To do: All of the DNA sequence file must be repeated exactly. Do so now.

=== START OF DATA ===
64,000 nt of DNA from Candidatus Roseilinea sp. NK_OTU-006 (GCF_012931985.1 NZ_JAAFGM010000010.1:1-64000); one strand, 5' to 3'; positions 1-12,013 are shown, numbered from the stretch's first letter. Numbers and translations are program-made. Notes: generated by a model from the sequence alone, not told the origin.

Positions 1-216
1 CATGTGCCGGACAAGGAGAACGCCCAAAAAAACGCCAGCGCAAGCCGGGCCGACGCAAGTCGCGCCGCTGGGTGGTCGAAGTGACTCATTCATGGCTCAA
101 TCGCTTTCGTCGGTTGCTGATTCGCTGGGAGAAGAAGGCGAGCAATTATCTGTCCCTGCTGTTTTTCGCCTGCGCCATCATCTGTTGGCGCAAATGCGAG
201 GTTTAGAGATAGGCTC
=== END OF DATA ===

64,000 nt of DNA from Candidatus Roseilinea sp. NK_OTU-006 (GCF_012931985.1 NZ_JAAFGM010000010.1:1-64000); one strand, 5' to 3'; positions 1-12,013 are shown, numbered from the stretch's first letter. Numbers and translations are program-made. Notes: generated by a model from the sequence alone, not told the origin.

Positions 1-216
1 CATGTGCCGGACAAGGAGAACGCCCAAAAAAACGCCAGCGCAAGCCGGGCCGACGCAAGTCGCGCCGCTGGGTGGTCGAAGTGACTCATTCATGGCTCAA
101 TCGCTTTCGTCGGTTGCTGATTCGCTGGGAGAAGAAGGCGAGCAATTATCTGTCCCTGCTGTTTTTCGCCTGCGCCATCATCTGTTGGCGCAAATGCGAG
201 GTTTAGAGATAGGCTC